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'[PIC] The "CODE" directive'
2005\09\17@152709 by Sean Schouten

face picon face
Good evening my friends,

I was reading the MPASM help file and looking at the assembler directives; specifically the RES-Directive. There they have the following code example:
[CODE]

#include p18f452.inc     ;Include standard header file

                         ;for the selected device.

    UDATA                  ;This directive allows the

                         ;following data to be placed only

                         ;in the data area.

  perimeter  res  2      ;Two locations of memory are

                         ;reserved for the label

                         ;'perimeter'. Addresses of the

                         ;memory locations will be

                           ;allocated by MPLINK.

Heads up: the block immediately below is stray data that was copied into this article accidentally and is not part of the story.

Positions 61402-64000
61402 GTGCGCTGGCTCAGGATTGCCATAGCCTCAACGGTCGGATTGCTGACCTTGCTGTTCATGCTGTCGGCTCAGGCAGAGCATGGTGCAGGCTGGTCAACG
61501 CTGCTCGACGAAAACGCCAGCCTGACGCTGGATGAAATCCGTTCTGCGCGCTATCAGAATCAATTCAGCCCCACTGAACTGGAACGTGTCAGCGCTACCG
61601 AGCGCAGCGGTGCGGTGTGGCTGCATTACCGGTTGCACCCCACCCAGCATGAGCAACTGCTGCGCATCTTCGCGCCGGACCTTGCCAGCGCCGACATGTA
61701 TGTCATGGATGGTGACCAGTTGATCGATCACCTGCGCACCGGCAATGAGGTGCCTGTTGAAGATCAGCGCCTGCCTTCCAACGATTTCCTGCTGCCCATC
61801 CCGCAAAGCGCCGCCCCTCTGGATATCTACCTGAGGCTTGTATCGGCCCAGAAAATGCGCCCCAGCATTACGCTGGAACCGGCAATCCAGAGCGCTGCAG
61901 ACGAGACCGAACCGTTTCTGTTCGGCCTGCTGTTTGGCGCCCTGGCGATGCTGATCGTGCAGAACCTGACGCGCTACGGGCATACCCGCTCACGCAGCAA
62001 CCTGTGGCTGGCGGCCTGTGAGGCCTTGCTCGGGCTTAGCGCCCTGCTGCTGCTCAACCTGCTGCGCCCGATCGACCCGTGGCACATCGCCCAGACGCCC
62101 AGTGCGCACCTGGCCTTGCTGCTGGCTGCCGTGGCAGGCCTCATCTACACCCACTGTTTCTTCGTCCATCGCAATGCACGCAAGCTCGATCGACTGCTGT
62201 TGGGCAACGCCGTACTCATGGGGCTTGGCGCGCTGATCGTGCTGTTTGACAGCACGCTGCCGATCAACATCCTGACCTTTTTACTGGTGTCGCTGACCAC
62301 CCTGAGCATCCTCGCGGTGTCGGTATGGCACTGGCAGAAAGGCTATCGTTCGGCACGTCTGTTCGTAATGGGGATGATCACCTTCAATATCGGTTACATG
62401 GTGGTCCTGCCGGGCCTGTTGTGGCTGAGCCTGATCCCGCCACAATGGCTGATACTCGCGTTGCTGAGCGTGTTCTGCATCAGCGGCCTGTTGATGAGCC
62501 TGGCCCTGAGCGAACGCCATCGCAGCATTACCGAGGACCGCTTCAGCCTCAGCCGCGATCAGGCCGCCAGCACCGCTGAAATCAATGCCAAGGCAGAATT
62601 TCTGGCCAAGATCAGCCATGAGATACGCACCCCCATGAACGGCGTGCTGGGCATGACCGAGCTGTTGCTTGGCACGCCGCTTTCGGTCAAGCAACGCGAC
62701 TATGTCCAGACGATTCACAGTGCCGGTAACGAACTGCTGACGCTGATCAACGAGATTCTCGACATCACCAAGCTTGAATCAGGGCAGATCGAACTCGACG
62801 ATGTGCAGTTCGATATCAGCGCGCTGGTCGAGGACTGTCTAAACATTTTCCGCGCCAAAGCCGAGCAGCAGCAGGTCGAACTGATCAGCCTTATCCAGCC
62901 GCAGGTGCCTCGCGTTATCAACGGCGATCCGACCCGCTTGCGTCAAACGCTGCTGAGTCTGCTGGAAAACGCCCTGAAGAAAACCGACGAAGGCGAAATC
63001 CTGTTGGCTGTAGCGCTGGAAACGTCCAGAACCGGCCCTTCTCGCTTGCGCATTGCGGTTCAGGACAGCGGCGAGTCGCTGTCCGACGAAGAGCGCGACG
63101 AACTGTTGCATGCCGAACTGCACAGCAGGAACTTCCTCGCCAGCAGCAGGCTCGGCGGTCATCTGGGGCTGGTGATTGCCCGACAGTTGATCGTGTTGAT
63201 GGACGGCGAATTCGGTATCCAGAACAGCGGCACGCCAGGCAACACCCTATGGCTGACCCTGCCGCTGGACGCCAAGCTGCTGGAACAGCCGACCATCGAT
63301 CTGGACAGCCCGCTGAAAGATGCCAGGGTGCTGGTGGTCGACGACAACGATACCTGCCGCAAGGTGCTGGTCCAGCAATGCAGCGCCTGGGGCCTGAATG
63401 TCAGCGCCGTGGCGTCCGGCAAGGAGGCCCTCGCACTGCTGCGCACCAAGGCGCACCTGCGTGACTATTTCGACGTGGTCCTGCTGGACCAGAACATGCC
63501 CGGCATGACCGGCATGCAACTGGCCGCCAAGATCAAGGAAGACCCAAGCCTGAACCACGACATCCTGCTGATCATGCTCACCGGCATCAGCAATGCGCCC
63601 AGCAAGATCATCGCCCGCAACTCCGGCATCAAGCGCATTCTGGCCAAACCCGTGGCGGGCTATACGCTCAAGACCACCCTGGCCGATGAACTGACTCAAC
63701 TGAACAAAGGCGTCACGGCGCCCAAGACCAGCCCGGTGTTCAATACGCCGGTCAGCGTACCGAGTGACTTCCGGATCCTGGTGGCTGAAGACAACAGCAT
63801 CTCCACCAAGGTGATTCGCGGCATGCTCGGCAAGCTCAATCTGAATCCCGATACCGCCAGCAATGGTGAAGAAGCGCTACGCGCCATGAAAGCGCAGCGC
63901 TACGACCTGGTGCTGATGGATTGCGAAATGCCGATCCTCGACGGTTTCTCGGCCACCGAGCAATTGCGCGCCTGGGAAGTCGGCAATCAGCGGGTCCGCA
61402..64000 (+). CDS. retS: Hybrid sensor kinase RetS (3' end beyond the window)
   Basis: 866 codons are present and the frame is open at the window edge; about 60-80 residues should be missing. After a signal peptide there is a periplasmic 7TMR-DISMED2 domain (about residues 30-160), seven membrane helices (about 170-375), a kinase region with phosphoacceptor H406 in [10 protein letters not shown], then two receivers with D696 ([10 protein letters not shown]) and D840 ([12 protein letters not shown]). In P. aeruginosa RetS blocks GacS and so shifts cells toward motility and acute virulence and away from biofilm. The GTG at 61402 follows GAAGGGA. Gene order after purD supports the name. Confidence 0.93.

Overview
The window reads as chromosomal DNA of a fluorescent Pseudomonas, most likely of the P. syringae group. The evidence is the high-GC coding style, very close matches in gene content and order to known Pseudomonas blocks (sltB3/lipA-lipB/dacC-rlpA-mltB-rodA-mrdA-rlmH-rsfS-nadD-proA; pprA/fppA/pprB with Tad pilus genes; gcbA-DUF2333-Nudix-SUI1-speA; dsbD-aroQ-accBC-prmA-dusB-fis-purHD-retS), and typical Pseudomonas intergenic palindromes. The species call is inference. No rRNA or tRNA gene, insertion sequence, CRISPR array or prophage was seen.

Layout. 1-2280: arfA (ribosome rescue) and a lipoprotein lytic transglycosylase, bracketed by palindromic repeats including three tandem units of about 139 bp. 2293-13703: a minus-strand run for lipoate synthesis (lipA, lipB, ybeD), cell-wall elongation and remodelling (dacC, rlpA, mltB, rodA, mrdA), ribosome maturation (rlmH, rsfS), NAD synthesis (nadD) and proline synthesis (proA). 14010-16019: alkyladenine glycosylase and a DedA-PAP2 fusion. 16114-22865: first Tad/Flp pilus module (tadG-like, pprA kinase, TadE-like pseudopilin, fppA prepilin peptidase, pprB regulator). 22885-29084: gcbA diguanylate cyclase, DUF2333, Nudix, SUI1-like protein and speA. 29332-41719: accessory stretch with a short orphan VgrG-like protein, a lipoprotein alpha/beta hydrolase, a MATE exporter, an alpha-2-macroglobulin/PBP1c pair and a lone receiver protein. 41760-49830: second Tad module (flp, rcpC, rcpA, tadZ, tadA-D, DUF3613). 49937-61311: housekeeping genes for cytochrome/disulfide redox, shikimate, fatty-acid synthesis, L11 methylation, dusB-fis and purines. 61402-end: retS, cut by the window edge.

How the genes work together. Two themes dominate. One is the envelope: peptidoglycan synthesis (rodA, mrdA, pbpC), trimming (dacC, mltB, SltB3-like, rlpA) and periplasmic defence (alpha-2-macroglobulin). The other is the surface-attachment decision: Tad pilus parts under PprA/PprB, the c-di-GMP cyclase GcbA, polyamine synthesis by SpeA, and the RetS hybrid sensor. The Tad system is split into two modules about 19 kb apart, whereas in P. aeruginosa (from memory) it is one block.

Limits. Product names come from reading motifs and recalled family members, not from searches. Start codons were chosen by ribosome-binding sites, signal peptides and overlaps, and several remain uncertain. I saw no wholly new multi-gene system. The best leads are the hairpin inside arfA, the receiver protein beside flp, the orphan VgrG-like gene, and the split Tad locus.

length     res  1      ;One location of memory is

                         ;reserved for the label 'length'.

                         ;Address of the memory location

                           ;will be allocated by MPLINK.

  width      res  1      ;One location of memory is

                         ;reserved for the label 'width'.

                         ;Address of the memory location

                           ;will be allocated by MPLINK.

Start  CODE  0x0000      ;Following code will be placed in

                         ;address 0.

[/CODE]

Looking at the last line of code where the CODE-Directive had been utilized, I wondered if they where defining the label START as an ORG 0x00 type of thing for later use in their code. The UDATA at the top threw me off though... I supposed that any UDATA-Directive should be 'finished' off by a CODE-Directive. Am I wrong thinking that?